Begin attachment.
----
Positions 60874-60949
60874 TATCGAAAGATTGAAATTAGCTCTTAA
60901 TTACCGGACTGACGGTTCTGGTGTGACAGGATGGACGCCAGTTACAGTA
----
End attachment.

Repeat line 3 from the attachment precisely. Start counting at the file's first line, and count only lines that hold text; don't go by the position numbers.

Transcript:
60901 TTACCGGACTGACGGTTCTGGTGTGACAGGATGGACGCCAGTTACAGTA